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Germany ready for Afghanistan pullout, says lawmaker

Wesley Dockery
April 15, 2021

State secretary at the German Defense Ministry Thomas Silberhorn told DW that NATO has done a "brilliant job" in preparing Afghan forces to secure the country by themselves.

German Bundeswehr soldiers in Afghanistan
German soldiers take aim with their weapons during a patrol north of KabulImage: Reuters/F.Bensch

Thomas Silberhorn, a member of the Bundestag and Parliamentary State Secretary at Germany's Ministry of Defense, told DW Thursday that Germany is "well prepared" to withdraw from Afghanistan, after the US and other NATO allies announced their plans to leave the war-torn country earlier this week.

"We always said we went into Afghanistan together and we will go out together," he said about NATO's strategy towards the country. "We are well prepared for this withdrawal and for the redeployment of our troops."

About 10,000 NATO troops currently remain in Afghanistan, including nearly 1,100 Germans. German Defense Minister Annagret Kramp-Karrenbauer said Thursday all German soldiers stationed in Afghanistan would be withdrawn by mid-August, saying "the Bundeswehr is leaving Afghanistan with pride."

The United States invaded Afghanistan in 2001 following the 9/11 terrorist attacks, which were carried out the Islamist militant group al-Qaida. The US said the militants had been given shelter at the time by the Afghan Taliban.  Other NATO countries soon joined US operations in the country.

NATO did 'brilliant job' preparing Afghan security forces

Silberhorn said NATO did a "brilliant job" on preparing Afghan forces to secure the country by themselves. He believes major parties in Afghan now need to find a political solution to the instability in the country.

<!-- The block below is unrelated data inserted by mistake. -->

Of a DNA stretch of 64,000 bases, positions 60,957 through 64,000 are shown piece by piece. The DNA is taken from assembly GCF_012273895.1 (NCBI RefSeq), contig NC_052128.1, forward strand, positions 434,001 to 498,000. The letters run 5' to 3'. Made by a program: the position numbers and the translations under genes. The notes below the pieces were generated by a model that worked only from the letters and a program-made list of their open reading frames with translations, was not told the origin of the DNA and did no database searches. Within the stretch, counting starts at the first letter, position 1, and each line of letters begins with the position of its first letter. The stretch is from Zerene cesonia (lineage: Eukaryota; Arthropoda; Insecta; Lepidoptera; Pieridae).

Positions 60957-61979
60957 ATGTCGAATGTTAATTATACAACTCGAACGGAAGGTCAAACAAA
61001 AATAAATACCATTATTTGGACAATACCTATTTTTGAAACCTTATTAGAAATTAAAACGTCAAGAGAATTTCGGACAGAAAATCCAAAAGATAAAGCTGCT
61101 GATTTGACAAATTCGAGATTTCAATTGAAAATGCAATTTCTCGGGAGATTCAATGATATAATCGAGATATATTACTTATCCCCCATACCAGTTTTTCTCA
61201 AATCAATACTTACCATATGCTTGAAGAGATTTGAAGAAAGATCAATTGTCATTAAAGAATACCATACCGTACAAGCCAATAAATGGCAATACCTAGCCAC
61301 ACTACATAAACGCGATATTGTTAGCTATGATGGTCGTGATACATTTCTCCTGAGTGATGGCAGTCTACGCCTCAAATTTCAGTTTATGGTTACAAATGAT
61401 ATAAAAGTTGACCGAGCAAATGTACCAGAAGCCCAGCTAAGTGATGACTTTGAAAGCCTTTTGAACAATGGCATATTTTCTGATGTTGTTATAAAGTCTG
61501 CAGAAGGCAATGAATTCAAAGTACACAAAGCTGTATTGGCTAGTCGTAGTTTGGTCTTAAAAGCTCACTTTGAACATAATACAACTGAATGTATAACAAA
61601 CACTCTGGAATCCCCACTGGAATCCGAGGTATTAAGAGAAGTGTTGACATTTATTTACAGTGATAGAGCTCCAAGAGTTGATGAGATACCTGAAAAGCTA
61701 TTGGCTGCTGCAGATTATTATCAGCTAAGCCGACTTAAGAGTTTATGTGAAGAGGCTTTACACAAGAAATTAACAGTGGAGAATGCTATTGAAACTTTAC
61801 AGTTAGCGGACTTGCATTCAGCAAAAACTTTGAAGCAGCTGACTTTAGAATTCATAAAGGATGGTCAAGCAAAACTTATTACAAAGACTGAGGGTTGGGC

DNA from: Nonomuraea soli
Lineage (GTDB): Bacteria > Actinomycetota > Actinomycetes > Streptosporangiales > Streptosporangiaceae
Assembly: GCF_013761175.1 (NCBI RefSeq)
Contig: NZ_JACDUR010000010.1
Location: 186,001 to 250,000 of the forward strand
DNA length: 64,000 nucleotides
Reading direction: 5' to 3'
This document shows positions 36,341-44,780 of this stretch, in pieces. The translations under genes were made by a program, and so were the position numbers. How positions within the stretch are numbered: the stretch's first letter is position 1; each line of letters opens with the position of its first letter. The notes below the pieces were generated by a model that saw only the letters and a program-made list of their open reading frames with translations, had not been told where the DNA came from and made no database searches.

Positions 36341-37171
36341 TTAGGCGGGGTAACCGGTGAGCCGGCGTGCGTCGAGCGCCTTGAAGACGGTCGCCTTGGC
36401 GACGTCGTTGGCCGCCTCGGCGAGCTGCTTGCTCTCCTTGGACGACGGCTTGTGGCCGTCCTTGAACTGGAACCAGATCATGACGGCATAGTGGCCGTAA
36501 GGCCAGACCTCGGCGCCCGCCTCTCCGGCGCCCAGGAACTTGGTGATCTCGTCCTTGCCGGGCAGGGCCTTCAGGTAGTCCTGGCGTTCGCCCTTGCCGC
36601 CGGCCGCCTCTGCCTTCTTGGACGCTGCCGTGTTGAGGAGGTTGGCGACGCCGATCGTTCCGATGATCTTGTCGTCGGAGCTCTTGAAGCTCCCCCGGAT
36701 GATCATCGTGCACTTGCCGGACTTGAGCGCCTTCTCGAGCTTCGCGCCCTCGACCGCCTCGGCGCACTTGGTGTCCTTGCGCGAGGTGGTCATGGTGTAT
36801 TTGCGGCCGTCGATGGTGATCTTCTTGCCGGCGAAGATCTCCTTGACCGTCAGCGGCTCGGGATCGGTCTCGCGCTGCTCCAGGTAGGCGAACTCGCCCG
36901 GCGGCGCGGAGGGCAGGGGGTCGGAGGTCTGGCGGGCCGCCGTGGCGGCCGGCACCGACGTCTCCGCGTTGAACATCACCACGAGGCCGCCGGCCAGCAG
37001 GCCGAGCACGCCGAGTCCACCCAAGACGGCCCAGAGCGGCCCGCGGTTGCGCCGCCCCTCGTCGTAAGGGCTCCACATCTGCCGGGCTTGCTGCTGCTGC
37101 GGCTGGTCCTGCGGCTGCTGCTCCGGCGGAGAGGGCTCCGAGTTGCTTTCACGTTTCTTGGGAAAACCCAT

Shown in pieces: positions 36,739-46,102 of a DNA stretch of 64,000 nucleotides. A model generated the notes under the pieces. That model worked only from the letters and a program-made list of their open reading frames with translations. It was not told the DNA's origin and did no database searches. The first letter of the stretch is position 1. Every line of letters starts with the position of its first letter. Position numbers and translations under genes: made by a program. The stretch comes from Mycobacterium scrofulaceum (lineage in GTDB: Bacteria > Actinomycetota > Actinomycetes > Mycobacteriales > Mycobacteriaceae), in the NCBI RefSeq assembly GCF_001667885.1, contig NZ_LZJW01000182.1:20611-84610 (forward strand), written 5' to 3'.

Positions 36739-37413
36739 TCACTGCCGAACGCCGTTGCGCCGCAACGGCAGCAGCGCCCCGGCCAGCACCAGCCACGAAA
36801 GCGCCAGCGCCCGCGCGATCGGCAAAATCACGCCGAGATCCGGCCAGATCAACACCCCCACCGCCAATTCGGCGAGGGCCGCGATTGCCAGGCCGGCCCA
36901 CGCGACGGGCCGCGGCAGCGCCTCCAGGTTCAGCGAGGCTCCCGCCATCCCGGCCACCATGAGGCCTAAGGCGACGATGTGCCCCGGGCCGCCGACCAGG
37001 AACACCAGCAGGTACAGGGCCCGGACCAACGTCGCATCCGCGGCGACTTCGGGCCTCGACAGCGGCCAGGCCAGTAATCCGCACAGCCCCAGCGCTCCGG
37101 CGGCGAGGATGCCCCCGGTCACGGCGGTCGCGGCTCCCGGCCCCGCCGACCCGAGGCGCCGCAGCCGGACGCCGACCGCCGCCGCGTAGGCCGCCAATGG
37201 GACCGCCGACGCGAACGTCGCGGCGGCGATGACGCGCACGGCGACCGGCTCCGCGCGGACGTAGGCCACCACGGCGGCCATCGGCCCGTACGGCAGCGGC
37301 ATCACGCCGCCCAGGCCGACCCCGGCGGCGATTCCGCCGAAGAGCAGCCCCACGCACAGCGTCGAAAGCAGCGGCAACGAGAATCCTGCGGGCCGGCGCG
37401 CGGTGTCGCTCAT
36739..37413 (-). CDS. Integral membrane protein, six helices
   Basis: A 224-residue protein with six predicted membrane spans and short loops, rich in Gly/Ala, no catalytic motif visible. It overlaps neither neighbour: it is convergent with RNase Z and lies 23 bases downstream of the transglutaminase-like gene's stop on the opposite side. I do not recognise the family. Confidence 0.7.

However, violent attacks in Afghanistan have spiked since the signing of the US-Taliban agreement in Doha, Qatar, in February 2020 to end the protracted war. The Taliban deny involvement in these attacks, but their refusal to agree to a nationwide ceasefire has raised doubts about their intentions.

"Of course, threats remain in the civil society and this dualism between a legitimate government of Afghanistan and the Taliban who are still set on violence," Silberhorn added.

The Taliban are not the only threat to Afghan forces; other militant groups, such as "Islamic State" (IS), have also gained a foothold in the war-ravaged country.

"The Taliban are stronger than ever. IS and other terrorist groups have gained a foothold in Afghanistan. Therefore, the consequences of a hasty and irresponsible withdrawal from Afghanistan could be dangerous not only for Afghanistan but also for the region and the world," Raihana Azad, a member of the Afghan parliament, told DW.

Afghan forces 'stretched very thin,' expert says

Afghanistan expert Mariam Safi, founder of the Kabul-based Organization for Policy and Research Development Studies think tank, told DW Thursday that security forces are "stretched very thin."

She noted that new terrorist organizations have popped up across the country since the US-led invasion nearly two decades ago.

"Let us not forget that in 2001, when the international community entered Afghanistan, they were fighting one terrorist group," Safi said. "Now, there are reportedly over 22 terrorist organizations operating regionally and nationally in Afghanistan. And that's going to be quite a challenge."

Afghan President Ashraf Ghani has said that security forces are "fully capable" of defending the country after the withdrawal. Safi agreed that they are capable, but claimed security forces "continue to be limited due to lack of resources, due to lack of weaponry and support, particularly air support."

The Taliban's sanctuaries in neighboring Pakistan also create an additional challenge for Afghan forces, Safi noted.

She said US withdrawal without conditions could be "very dangerous" for human rights in Afghanistan. US President Joe Biden has said diplomatic and humanitarian efforts would continue in Afghanistan, but asserted that it is time to end "America's longest war."

With reporting by Shamil Shams and Masood Saifullah

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